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OSIRIS-REx Remaining Asteroid Bennu Sample Revealed And Photographed In Super High-Resolution Detail

After nearly 4 long months, the contents of the canister can finally be seen in all their glory.

Holly Large - Editorial Assistant

Holly Large

Holly Large - Editorial Assistant

Holly Large

Jr Copy Editor & Staff Writer

Holly is a graduate medical biochemist with an enthusiasm for making science interesting, fun and accessible.

Jr Copy Editor & Staff Writer

Edited by Johannes Van Zijl

Johannes has a MSci in Neuroscience from King’s College London and serves as the Managing Director at IFLScience.

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A top-down view of the OSIRIS-REx Touch-and-Go-Sample-Acquisition-Mechanism (TAGSAM) head with the lid removed, revealing the remainder of the asteroid sample inside.

A top-down view of the OSIRIS-REx Touch-and-Go-Sample-Acquisition-Mechanism (TAGSAM) head with the lid removed, revealing the remainder of the asteroid sample inside.

Image credit: NASA/Erika Blumenfeld & Joseph Aebersold

After finally removing the final two fasteners on the canister and nearly 4 months after it was dropped in the Utah desert by OSIRIS-REx, the curation team at NASA has finally revealed the remaining sample of asteroid Bennu.

The last two fasteners were removed on January 10, allowing the team to complete the last steps of opening the Touch-and-Go-Sample-Acquisition-Mechanism (TAGSAM) head and finally providing access to the remaining sample. Prior to the lid removal, the team had already collected 70.3 grams (2.48 ounces) of asteroid material.

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Creative lead Erika Blumenfeld and project lead Joe Aebersold of the Advanced Imaging and Visualization of Astromaterials team snapped the above photo, giving a highly detailed, top-down view of the sample using manual high-resolution precision photography and a semi-automated focus stacking procedure.

The next step for the curation team will be to remove the metal collar surrounding the canister and then prepare a glovebox that will be used to transfer the sample from the TAGSAM head into sample trays. Then, the trays will be photographed and weighed, before being packaged up and stored at NASA’s Johnson Space Center.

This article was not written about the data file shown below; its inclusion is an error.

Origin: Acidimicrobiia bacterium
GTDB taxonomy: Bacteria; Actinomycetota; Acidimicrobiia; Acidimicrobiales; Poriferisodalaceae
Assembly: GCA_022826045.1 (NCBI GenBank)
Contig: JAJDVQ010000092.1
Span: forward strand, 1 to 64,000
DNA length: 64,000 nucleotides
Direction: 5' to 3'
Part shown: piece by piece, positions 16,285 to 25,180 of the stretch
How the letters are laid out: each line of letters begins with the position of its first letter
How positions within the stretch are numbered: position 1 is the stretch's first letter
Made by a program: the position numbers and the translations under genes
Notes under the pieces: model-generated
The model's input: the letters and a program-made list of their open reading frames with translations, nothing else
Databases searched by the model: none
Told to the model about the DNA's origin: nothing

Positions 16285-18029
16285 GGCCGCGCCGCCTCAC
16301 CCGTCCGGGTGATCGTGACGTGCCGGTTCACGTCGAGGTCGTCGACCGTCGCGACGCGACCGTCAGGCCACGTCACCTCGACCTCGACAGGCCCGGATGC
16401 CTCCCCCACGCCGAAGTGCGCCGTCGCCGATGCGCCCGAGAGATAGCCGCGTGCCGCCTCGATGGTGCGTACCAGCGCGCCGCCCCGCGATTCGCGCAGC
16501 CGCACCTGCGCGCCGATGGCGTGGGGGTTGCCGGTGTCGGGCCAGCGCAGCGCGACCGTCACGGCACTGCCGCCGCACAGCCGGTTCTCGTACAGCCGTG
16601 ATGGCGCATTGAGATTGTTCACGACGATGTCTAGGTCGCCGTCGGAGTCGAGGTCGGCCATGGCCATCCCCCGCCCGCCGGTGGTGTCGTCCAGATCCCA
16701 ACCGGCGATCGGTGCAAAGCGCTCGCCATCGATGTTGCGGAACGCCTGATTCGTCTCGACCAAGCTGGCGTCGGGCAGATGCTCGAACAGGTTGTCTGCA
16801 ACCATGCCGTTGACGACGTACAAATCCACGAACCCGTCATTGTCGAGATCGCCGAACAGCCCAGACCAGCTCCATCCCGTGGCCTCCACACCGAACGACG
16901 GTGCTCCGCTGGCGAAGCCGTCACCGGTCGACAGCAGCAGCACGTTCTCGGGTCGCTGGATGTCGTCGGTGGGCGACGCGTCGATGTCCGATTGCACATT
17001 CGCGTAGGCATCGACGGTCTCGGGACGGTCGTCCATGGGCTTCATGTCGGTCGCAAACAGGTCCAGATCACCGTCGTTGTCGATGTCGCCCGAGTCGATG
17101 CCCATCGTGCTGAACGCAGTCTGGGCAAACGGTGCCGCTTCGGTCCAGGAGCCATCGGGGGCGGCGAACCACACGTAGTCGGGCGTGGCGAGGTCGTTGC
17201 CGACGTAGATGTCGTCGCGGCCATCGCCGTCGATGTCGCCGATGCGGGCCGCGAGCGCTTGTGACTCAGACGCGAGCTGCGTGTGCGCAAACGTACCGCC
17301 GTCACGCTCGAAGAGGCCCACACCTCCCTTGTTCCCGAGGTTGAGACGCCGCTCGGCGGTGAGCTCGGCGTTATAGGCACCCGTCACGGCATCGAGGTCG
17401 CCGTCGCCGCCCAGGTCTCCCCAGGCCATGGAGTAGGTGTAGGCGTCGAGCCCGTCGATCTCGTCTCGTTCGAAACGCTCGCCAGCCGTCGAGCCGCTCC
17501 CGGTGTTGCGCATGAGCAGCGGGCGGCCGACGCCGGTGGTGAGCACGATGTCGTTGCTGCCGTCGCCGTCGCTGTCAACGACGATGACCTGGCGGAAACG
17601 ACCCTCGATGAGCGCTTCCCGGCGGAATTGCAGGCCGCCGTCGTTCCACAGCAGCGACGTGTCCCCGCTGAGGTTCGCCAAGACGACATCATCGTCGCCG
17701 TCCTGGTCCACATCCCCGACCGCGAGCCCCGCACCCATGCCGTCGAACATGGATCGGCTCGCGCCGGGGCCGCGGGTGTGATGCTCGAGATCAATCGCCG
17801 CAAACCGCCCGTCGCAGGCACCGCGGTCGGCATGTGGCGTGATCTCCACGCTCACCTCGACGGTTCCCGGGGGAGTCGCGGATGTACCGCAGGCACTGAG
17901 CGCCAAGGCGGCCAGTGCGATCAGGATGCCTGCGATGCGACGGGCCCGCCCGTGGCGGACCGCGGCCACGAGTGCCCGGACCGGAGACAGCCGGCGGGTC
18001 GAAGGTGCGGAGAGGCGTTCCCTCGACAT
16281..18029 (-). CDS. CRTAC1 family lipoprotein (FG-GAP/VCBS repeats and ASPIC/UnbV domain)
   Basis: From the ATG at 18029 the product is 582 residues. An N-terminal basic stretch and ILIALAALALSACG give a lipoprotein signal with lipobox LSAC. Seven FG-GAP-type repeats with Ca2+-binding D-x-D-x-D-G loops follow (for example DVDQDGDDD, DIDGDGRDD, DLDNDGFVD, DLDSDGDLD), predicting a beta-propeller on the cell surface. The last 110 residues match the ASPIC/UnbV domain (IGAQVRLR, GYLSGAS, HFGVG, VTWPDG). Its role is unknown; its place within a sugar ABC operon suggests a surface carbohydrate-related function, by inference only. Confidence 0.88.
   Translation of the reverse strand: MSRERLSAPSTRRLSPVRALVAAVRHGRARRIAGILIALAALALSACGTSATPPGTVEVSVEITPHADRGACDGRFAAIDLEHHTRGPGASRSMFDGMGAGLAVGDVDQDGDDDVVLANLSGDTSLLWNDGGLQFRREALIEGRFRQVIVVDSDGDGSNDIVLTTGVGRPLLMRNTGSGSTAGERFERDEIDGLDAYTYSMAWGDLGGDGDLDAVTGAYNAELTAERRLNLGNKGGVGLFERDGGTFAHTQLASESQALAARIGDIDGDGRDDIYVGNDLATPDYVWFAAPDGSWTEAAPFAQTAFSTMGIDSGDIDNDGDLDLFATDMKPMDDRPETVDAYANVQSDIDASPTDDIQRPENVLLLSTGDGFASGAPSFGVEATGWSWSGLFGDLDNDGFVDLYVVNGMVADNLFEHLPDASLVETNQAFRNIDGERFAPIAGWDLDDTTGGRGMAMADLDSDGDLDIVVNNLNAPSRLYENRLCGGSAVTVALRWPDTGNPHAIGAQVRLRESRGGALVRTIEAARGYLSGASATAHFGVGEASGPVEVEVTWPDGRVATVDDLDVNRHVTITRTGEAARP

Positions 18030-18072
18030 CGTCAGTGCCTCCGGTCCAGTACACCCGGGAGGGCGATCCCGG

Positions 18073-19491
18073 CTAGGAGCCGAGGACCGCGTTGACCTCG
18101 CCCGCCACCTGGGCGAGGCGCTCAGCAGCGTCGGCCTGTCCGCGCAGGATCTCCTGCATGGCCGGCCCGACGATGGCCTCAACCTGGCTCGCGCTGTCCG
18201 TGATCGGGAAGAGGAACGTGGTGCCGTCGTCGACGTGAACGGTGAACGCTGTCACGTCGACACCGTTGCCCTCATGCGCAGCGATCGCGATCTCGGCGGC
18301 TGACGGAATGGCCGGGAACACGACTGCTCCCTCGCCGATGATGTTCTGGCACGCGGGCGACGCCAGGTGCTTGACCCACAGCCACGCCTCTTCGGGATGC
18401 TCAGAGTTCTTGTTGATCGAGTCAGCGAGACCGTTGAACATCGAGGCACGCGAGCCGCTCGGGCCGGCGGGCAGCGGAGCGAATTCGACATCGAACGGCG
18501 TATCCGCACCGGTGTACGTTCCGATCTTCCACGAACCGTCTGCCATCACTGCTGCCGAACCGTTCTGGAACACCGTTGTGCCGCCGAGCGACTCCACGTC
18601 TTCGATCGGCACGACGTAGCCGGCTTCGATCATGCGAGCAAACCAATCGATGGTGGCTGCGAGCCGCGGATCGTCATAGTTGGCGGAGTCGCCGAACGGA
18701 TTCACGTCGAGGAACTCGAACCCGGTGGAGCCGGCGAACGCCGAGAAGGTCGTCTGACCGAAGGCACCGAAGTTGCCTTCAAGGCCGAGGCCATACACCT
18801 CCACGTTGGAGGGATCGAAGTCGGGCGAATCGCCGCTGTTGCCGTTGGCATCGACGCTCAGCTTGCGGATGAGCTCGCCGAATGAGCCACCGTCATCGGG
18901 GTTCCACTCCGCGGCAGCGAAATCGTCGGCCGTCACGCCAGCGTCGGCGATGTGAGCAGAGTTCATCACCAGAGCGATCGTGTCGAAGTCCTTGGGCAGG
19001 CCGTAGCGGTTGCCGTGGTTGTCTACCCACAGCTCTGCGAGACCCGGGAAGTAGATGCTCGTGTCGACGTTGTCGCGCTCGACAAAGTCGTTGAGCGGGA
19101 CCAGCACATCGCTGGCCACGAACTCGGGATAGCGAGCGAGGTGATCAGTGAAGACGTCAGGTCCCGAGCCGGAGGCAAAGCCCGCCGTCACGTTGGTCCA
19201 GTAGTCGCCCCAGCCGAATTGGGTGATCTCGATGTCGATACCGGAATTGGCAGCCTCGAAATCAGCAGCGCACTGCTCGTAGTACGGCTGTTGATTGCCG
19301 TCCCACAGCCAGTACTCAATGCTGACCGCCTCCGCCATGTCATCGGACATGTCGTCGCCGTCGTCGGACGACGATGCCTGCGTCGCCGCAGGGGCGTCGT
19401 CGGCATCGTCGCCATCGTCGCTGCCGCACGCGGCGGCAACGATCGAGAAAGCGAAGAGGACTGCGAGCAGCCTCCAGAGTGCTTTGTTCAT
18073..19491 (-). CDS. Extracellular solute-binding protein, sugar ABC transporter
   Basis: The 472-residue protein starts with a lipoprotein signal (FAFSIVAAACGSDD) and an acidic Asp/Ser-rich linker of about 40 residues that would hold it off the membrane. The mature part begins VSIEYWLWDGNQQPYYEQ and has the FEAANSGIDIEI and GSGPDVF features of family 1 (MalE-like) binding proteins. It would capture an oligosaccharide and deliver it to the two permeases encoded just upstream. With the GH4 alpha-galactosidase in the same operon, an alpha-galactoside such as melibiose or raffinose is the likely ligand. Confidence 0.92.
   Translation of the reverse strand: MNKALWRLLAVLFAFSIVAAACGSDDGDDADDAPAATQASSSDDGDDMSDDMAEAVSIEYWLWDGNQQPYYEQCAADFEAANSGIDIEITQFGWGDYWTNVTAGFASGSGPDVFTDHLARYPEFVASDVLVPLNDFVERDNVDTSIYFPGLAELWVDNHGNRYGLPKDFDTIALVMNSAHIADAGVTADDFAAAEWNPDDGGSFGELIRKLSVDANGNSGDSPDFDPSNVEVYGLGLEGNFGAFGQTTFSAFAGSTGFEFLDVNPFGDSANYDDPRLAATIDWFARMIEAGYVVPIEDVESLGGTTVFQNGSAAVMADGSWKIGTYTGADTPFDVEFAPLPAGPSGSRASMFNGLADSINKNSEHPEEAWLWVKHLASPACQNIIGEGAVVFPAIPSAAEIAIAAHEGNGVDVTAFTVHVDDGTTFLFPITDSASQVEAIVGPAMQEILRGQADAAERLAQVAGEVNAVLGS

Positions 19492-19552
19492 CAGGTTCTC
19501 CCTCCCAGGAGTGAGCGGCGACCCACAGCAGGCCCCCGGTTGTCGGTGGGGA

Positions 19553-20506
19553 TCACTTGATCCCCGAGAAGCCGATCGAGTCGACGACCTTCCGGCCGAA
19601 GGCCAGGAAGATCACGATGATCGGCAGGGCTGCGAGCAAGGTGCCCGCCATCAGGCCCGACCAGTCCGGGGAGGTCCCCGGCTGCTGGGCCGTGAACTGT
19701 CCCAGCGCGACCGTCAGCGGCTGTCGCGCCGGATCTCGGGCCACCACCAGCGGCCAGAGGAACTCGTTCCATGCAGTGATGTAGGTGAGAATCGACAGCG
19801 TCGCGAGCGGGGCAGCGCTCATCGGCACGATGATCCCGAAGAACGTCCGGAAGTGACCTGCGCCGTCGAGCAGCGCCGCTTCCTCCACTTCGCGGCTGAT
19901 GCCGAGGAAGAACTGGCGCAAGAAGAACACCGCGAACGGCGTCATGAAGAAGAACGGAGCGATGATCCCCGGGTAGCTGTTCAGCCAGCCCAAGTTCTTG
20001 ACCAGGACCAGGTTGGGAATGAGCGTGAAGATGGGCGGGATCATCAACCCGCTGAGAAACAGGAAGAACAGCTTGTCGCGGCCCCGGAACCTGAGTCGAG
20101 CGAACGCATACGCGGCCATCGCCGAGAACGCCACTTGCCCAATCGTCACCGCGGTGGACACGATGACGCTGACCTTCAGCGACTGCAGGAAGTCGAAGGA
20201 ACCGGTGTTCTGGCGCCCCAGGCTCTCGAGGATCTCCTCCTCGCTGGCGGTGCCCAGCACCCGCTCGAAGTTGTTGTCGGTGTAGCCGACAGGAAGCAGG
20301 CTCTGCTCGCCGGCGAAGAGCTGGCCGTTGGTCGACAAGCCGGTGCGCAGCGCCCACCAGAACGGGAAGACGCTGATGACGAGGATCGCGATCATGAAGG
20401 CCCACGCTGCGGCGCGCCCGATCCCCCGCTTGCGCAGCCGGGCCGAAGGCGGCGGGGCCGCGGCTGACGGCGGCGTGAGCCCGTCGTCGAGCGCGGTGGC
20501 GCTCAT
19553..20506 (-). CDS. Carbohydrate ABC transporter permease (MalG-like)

It’s been a long road to get to this point. OSIRIS-REx successfully dropped the capsule containing the Bennu sample back in September 2023, but trying to get into the canister inside proved to be trickier than anticipated. Two of the fasteners couldn’t be removed and so the team had to come up with a new game plan. Eventually, on January 10 this year, the problem was solved.

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“Our engineers and scientists have worked tirelessly behind the scenes for months to not only process the more than 70 grams of material we were able to access previously, but also design, develop, and test new tools that allowed us to move past this hurdle,” said Eileen Stansbery, division chief for ARES (Astromaterials Research and Exploration Science) at NASA's Johnson Space Center, in a statement

“The innovation and dedication of this team has been remarkable. We are all excited to see the remaining treasure OSIRIS-REx holds.”


Although a portion of the sample is already available for the general public to see, it’ll be a while before we know the full details of what the sample has to say about asteroid Bennu. The coming weeks will give the team a chance to assess the final mass of the sample, which has already surpassed their goal of 60 grams (2.12 ounces). It’s expected that the catalog of all the Bennu samples will be released later this year.


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spaceSpace and Physics
  • tag
  • nasa,

  • asteroids,

  • Bennu,

  • OSIRIS-REx

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